New command chief warrant officer enhances tradition of leadership

Story by Staff Sgt. Scott Raymond, Kentucky National Guard Public Affairs

Chief Warrant Officer Dean Stoops

Chief Warrant Officer Dean Stoops assumed the role as Kentucky’s Command Chief Warrant Officer Jan. 31, 2014. Stoops has served for 35 years in the Kentucky National Guard, primarily as an aviation warrant officer. (Kentucky National Guard file photo)

FRANKFORT, Ky. — After 35 years in uniform for the Kentucky National Guard, Chief Warrant Officer Dean Stoops is at the top of his game. He assumed responsibility as Kentucky’s Command Chief Warrant Officer in January, but he said he’s not the Soldier he expected to be.

“I knew that I wanted to be a Soldier since I was a little kid,” said Stoops. “But I wanted to be a ranger out in the field, the tip of the spear kind of guy.”

“Timing and positions and duty assignments did not afford me those opportunities. I knew I wasn’t going to be a general, but there are so many other ways to be a leader.”

Stoops traces his military lineage back generations and credits his father, retired Army Lt. Col. Dick Stoops for getting him into the Guard. Stoops father was a battery executive officer with the 2nd Battalion, 138th Field Artillery in Bardstown, so he enlisted as a fire direction specialist, but would quickly learn that his path would be different than he had thought.

Even after so many years, Stoops still vividly remembers the last words his father said to him as he boarded the bus to basic training in 1978. His father said ‘be a leader and seek leadership positions.’ As a young private, the words helped guide him through leadership roles all through his training and into his career in the military.’

“It was the most profound piece of advice he could give me as father and as a Soldier,” he said. “I sought the leadership positions and leadership opportunities my whole career to improve myself and has certainly helped me along the way.”

CW5 Stoops

Chief Warrant Officer Dean Stoops pilots a UH-60 Blackhawk while deployed to the Middle East in 2005. Stoops deployed to the region where he served as the Theater Aviation Standardization Officer for U.S. Army Central Command. (Courtesy photo)

Shortly after coming to his father’s battery, Stoops saw an opportunity and steered his career into a different direction by attending Warrant Officer Candidate School and Rotary Wing Flight Training. His father was a private pilot, so it was an easy transition.Stoops would graduate as the honor graduate at flight school and spend the next 19 years flying helicopters for the Kentucky Guard. He became qualified in three of four aviation warrant officer career fields and held positions such Kentucky’s Standardization Instructor Pilot, Air Traffic and Aerospace Officer and State Aviation Safety Officer. On the civilian side, Stoops holds FAA certifications as a commercial helicopter pilot and private airplane pilot, and is certified as an aviation accident investigator.

The latter role brought Stoops into one of the toughest assignments of his career when he was chosen to assist in the shoot-down investigation of a CH-47 Chinook in Afghanistan that claimed the lives of 30 U.S. Service members in 2011.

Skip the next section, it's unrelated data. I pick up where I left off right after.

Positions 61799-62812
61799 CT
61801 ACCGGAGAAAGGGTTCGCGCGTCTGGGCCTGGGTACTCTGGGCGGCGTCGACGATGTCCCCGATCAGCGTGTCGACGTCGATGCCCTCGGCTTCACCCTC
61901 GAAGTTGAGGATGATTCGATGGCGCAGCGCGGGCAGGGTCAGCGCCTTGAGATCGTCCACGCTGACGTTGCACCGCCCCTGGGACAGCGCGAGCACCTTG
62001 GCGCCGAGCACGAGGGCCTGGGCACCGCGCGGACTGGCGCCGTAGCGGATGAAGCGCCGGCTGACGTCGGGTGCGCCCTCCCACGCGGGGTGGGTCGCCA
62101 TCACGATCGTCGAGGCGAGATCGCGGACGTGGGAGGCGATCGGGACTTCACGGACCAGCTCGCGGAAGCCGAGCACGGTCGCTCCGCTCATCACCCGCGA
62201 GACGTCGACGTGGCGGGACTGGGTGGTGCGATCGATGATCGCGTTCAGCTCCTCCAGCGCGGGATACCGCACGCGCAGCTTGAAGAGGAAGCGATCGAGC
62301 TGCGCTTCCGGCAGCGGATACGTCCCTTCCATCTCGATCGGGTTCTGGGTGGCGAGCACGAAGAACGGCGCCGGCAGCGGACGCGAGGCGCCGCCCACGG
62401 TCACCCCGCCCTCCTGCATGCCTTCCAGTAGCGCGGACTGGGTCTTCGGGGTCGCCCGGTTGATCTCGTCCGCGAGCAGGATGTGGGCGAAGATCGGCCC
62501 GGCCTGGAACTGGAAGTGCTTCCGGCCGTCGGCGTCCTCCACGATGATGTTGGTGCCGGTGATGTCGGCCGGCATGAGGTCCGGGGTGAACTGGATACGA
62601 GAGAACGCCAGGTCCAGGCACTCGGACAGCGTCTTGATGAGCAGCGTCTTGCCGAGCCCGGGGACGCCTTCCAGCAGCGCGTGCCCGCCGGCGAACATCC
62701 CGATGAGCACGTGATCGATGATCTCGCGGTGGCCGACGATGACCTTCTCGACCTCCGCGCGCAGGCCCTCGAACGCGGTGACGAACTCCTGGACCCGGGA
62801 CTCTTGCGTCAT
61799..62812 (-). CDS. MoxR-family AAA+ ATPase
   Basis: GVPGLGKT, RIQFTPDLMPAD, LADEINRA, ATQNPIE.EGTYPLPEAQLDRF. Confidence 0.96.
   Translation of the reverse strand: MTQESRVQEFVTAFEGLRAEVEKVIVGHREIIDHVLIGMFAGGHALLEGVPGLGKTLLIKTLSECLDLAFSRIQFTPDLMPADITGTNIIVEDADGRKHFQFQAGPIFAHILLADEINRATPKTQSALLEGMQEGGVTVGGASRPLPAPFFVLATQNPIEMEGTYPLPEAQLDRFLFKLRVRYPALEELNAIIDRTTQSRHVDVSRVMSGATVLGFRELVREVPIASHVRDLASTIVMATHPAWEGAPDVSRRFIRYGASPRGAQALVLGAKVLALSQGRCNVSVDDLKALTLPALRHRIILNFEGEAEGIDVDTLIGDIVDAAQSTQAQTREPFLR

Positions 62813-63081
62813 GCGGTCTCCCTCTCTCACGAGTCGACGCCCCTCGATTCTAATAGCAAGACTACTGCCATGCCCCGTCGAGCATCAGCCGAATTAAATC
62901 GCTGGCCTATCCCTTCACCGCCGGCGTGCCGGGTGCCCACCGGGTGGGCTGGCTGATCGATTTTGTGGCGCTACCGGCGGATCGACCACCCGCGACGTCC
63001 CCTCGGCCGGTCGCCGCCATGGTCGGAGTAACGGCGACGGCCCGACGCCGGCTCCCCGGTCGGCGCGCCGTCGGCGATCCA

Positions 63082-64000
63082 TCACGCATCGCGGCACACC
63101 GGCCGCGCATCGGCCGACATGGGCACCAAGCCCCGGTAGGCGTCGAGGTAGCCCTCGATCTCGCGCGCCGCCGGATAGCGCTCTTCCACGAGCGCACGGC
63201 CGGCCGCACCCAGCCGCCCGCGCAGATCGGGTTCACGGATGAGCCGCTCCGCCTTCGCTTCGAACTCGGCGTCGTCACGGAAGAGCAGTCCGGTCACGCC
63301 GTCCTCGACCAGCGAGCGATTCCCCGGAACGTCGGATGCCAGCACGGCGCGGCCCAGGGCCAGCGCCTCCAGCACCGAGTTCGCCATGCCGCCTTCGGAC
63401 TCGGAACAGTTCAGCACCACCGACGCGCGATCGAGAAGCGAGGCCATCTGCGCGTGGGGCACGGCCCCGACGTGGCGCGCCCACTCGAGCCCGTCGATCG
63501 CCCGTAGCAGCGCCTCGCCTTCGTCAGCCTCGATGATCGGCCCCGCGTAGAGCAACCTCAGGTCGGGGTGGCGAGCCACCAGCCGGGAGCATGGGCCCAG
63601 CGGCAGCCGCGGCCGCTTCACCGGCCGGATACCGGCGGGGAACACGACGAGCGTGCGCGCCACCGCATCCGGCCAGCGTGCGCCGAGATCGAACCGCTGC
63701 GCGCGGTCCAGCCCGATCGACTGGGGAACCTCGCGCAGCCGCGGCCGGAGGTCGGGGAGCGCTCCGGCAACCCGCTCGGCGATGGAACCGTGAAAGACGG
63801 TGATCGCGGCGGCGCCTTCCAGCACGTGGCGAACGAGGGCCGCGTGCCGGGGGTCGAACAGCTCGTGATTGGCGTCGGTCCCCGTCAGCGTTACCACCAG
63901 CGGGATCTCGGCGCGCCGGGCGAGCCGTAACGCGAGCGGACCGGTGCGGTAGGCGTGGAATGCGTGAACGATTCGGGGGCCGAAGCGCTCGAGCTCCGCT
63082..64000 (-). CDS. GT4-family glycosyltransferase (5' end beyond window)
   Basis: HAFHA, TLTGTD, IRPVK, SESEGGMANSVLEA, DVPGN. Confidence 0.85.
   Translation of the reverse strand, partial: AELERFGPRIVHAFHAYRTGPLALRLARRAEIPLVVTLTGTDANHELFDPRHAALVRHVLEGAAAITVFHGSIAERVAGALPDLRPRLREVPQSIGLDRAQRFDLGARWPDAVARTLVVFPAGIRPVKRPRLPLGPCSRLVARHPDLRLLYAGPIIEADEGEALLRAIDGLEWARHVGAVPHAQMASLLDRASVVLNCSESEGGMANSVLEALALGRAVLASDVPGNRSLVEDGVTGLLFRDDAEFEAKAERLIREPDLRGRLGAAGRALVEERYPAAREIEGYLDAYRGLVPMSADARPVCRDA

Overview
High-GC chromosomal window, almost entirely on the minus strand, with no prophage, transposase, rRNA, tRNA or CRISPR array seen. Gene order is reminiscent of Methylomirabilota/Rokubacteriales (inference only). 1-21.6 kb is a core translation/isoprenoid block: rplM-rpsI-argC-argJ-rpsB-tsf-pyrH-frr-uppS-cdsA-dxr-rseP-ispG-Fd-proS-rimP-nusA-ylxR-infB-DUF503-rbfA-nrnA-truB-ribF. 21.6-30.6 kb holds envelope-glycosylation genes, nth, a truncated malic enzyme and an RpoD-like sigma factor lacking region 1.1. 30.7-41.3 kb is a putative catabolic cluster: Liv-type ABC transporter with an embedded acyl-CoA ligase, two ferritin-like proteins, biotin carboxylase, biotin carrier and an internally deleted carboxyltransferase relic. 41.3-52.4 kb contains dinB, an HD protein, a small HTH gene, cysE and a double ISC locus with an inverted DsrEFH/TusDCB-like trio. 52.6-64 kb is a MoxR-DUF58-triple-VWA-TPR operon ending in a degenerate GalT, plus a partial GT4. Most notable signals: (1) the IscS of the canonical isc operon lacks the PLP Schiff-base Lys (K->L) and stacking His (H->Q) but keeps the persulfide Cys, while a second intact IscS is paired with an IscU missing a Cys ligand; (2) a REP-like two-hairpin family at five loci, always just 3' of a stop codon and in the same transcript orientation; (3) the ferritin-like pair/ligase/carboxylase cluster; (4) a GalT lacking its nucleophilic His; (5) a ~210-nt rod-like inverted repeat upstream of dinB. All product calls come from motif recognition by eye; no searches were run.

After a four-year stint as the Army National Guard Aviation Standardization Officer in Washington D.C., Stoops returned to Kentucky to take on what he called the pinnacle role in his career.

“This feels really good because I’m coming back to family, friends and an organization that I know,” he said. “I enjoyed the assignment at NGB, but this is also a position that I had set a goal of having in the zenith in my career.”

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U.S. Air Force Capt. Brian Stoops congratulates his father, Chief Warrant Officer Dean Stoops following a change of responsibility ceremony in Frankfort, Ky., Jan. 31, 2014. The Air Force officer is the fourth generation career Service member, following his father and grandfather, retired Army Lt. Col. Dick Stoops, also pictured. (U.S. Army National Guard photo by Staff Sgt. Scott Raymond)

The next generation of Stoops’ in the military said his father’s guidance has been of the utmost importance in his life. Stoops’ son, Capt. Brian Stoops is a pilot in the U.S. Air Force and said his father’s principles and advice have shown him the way through the “tough questions in life.”

“Dad’s military values of honor, hard work, integrity, service, duty, and excellence that he not only internalized, but passed on to me are what have influenced me the most both personally and professionally,” Brian said.¬†“His example, as a dedicated father and as a consummate professional, as both an aviator and an officer, continues to be a constant guiding light for me now as a young father, officer, and pilot.”

Stoops’ own friends and mentors, including Chief of the Joint Staff, Brig. Gen. Benjamin Adams believe Stoops is more than ready for the role. Adams called him one of the finest officers he has served with and the perfect fit for the job.

“He is the epitome of a professional¬†aviator, Soldier and officer,” Adams said. “He brings a vitality and energy that will
continue to grow the interest in and maintain our warrant officer strength.”

Stoops’ new hope is to impact future leaders and manage the warrant officers of the Kentucky Guard to the best of his ability, all the while paying tribute to a lasting legacy of inspiration and cementing his own chapter as a true mentor.

“I think my dad is proud, my son is proud, but the important part is not the pride they have in my accomplishment,” he said. “The important part to me is by ascending to the leadership positions that I have attained, I have influenced my son, my daughter, and any other warrant officer out there and inspired them to seek their own leadership opportunities.”

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